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Full text of "The Struggle For Peace"

insupportable, because it runs counter to all our most funda-
mental conceptions of the framework of human society. But
I fully recognize that these ideas are not held universally, and
it seems to me neither useful nor desirable to criticize others
because they prefer systems which would not suit us but do
suit them.
" One other observation I would make on this subject,
and it is this: History teaches us that no form of government
ever remains the same. The change may come by slow degrees
or it may come suddenly like an explosion. But change in
one form or other is inevitable and it would seem to follow,
therefore, that we should be careful not to shut ourselves off
from contact with any country on account of a system which
in the course of time may well undergo such modifications
as to render it very different from what it is to-day.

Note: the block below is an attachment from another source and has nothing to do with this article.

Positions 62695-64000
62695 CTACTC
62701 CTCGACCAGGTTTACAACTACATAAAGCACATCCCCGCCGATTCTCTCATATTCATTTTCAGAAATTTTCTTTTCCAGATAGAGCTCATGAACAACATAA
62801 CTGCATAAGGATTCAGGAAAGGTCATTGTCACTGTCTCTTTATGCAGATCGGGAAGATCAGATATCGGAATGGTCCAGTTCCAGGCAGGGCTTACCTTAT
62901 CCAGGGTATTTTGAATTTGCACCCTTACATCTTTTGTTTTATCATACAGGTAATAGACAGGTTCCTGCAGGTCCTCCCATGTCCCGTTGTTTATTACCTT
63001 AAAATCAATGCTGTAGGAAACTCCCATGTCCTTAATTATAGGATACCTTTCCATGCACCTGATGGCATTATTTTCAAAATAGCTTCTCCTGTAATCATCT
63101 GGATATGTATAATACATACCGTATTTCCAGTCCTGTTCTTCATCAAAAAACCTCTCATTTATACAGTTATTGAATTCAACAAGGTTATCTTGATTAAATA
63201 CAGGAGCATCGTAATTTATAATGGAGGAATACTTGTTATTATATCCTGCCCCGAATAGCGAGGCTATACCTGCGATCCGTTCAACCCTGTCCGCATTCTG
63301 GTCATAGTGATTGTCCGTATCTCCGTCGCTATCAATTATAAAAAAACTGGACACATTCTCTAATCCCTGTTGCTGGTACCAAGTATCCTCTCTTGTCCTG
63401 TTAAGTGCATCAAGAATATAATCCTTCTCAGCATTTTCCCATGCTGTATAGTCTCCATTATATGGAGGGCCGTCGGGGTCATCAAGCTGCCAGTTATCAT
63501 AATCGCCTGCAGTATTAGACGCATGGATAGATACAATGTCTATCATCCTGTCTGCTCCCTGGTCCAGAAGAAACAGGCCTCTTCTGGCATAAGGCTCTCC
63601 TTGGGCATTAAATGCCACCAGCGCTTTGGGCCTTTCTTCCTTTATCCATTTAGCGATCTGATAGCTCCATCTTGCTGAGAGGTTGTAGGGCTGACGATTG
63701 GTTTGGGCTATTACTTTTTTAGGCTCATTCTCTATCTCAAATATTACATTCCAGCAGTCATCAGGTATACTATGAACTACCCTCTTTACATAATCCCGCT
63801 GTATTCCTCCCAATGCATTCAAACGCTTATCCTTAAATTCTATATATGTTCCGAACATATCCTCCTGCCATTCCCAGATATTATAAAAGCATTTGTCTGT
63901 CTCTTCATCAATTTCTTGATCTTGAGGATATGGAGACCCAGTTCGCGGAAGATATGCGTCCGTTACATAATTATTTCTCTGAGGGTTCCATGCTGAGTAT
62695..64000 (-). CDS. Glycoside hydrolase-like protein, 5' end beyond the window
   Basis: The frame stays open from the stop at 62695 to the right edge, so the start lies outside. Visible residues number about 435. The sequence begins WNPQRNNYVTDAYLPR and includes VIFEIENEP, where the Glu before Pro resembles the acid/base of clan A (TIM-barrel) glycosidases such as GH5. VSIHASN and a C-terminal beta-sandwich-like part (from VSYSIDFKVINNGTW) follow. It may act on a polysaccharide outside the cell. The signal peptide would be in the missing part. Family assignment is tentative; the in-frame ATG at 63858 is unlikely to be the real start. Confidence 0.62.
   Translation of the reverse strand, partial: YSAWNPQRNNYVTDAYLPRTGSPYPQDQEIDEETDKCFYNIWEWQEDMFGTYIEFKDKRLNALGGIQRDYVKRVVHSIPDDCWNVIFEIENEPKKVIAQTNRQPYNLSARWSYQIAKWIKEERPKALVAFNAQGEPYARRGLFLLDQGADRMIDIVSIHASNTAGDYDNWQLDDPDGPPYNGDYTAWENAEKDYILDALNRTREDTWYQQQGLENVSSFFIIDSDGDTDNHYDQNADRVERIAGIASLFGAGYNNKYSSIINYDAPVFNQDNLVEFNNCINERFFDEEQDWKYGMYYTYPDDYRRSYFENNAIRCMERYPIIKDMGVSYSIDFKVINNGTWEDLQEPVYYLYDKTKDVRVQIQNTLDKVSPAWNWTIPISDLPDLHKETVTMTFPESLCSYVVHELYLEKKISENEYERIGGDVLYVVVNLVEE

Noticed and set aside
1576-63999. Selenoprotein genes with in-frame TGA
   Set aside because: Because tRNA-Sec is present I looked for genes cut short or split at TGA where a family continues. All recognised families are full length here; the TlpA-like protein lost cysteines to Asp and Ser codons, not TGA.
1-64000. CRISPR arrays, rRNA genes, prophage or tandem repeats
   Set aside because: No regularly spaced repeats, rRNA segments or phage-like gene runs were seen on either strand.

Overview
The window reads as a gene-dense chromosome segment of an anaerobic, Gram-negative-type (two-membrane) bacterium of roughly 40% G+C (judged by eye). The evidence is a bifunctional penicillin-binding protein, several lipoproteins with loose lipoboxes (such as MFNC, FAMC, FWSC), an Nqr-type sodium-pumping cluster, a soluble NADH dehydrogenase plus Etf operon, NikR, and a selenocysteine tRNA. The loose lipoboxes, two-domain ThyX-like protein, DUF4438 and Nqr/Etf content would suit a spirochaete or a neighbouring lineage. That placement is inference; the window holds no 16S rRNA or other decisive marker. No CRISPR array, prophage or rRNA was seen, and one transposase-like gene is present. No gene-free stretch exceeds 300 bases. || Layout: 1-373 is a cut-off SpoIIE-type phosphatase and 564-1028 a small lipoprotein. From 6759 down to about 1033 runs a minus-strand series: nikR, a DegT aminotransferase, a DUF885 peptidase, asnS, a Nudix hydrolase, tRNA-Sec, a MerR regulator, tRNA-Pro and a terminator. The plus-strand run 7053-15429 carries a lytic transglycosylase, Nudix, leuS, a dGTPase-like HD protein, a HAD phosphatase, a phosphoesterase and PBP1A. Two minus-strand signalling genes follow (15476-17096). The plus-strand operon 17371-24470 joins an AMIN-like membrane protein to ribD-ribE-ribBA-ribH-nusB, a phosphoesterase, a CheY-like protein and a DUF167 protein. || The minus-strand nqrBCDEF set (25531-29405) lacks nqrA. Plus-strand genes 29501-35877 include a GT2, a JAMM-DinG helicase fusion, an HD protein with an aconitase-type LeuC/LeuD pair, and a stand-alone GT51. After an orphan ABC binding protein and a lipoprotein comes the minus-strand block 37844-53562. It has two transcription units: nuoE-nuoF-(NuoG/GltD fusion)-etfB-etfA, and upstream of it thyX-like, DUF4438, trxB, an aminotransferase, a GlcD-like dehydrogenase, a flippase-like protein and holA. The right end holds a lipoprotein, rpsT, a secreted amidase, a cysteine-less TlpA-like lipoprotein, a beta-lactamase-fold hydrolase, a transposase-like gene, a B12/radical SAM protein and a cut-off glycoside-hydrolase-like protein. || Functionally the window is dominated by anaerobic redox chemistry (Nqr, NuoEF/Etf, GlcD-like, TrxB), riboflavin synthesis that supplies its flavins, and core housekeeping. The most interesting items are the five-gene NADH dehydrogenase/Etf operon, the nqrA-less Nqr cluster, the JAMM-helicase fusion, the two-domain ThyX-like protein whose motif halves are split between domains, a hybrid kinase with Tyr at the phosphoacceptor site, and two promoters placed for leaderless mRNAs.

" Let me now turn to another aspect of British policy, that
which is concerned with our military preparations. You
whose business it is to watch and report upon the trend of
opinion in this country cannot fail to have noticed that,
though there may be differences about the methods of carrying
out the aims of our foreign policy, there is practical unanimity
about the necessity of pushing forward the progress of
our armament programme. That programme was originally
designed to be carried out in f five ' years, three of which have
now gone by. From the beginning we made it clear that the
programme was flexible and must be modified from time to
time in the light of changing circumstances.
" In fact the programme has been modified in two direc-
tions ; it has been accelerated and it has been expanded, and
those modifications have demanded very considerable efforts
on the part of industry, of labour, of the taxpayer, and of the
individual whose time and services have been called for.
So far from resenting these demands the people of this country
have shown that they are ready to make even greater efforts
if they should be demanded. Is that to be considered as
evidence that our people are war minded ? Not in the least.
Their hope is that these armaments may never be required;
certainly they will not be required for aggressive purposes.
" But while we hear so much talk about the advantages of
force, while we see others accumulating force and making no